On Wednesday, Senators Jeff Flake (R-Ariz.) and Chris Coons (D-Del.) introduced a senate bill to impose a carbon tax on major industrial carbon emitters throughout the US. The Senate bill is a version of a bipartisan House bill that was introduced in late November. Although most analysis agrees that neither bill stands any chance of becoming law, they are important as concrete examples of avenues that US lawmakers are taking to explore bipartisan climate-change policy.
Traditionally, Republicans have resisted addressing climate change in any way whatsoever, with current Republican President Donald Trump baselessly calling climate science into question and hiring agency secretaries, advisors, and administrators who repeat similarly empty claims. But some Republicans in the House and the Senate have pushed back on this, especially in Florida where sea-level rise and increasingly violent hurricanes threaten the economy more directly than in other parts of the US.
The carbon-tax idea was re-introduced this year by Florida’s Republican Representative Carlos Curbelo. (Curbelo lost his seat to a Democrat in the midterm election this year.) The idea of a carbon tax is attractive to many Republicans because it discourages carbon emissions via a market mechanism and protects big companies like Exxon from other kinds of government intervention. A carbon tax is a predictable, monetary lever with uniform increases over several decades; in other words, it’s easy for companies to plan for in their balance sheets.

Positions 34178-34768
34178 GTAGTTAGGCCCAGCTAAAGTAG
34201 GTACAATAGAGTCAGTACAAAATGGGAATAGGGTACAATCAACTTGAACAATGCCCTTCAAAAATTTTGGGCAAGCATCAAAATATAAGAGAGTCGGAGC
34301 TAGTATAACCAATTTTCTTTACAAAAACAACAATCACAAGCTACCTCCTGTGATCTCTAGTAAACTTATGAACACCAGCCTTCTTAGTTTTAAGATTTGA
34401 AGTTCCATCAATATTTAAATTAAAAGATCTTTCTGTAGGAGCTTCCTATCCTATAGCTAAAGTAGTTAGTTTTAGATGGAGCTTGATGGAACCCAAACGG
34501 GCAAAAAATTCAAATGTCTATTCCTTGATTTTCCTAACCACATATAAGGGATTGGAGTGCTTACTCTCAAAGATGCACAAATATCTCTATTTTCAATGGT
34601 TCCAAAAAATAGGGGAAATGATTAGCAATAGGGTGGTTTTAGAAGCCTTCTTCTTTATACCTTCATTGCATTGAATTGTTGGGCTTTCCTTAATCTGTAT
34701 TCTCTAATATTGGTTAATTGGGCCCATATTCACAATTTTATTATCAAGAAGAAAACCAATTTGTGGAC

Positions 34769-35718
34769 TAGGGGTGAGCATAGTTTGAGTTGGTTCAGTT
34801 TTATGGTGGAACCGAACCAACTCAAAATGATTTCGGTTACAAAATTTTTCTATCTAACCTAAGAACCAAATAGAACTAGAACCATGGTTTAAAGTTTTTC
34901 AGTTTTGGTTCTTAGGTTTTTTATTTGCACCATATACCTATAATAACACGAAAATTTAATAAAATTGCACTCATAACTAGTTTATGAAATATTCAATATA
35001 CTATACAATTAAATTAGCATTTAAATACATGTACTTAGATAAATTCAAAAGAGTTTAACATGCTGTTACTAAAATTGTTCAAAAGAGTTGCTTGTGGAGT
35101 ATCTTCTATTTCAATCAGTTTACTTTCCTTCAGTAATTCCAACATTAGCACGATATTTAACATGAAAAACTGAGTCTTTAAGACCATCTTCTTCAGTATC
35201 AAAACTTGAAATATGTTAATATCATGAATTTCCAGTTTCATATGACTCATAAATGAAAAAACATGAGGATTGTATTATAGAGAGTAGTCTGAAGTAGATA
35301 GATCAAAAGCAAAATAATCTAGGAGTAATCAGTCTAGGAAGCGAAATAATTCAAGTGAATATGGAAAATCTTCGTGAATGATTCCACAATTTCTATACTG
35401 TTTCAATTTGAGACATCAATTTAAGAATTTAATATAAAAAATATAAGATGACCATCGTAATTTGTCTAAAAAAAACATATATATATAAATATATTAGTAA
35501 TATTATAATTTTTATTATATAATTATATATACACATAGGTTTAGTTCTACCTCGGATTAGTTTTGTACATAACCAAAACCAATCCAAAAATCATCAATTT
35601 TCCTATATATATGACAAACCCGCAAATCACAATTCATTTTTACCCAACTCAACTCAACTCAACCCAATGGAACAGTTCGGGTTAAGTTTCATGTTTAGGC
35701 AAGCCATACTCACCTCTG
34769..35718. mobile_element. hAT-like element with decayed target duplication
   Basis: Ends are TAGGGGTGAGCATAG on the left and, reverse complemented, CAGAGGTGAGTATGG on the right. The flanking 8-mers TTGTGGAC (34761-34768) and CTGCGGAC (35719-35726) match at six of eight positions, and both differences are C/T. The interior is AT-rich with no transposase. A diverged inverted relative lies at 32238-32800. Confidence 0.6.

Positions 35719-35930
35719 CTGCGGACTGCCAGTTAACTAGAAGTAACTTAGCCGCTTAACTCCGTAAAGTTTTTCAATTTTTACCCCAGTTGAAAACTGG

Big oil companies, like Exxon Mobil and ConocoPhilips, have started spending lobbying money in favor of a carbon-tax plan. They assume that complying with a carbon tax will be less onerous than complying with more aggressive climate policy in the future.
Republicans also want to keep a carbon tax “revenue-neutral” by distributing the proceeds of the tax back to Americans in the form of a monthly rebate rather than have the federal government use the revenue to subsidize other kinds of environmental programs.
Like the recently-introduced House bill, the Senate bill would charge companies $15 per ton of carbon emitted and increase that fee by $10 per year. As a result, “the legislation would aim to reduce greenhouse gas emissions by 40 percent within 10 years and 91 percent by 2050,” writes.
The Senate version of the bill has more protections in place to make sure that US emissions are indeed following that predicted trajectory—it specifies that the Environmental Protection Agency (EPA) can step in at any time to regulate greenhouse gas emissions if the tax isn’t working well enough.
The House bill, by contrast, prohibits the EPA from stepping in unless the tax is ineffective after a decade.
With this year’s Congressional session coming to a close, the Senate bill probably won’t go far, but it does mark a potential starting point for bipartisan Congressional action next year.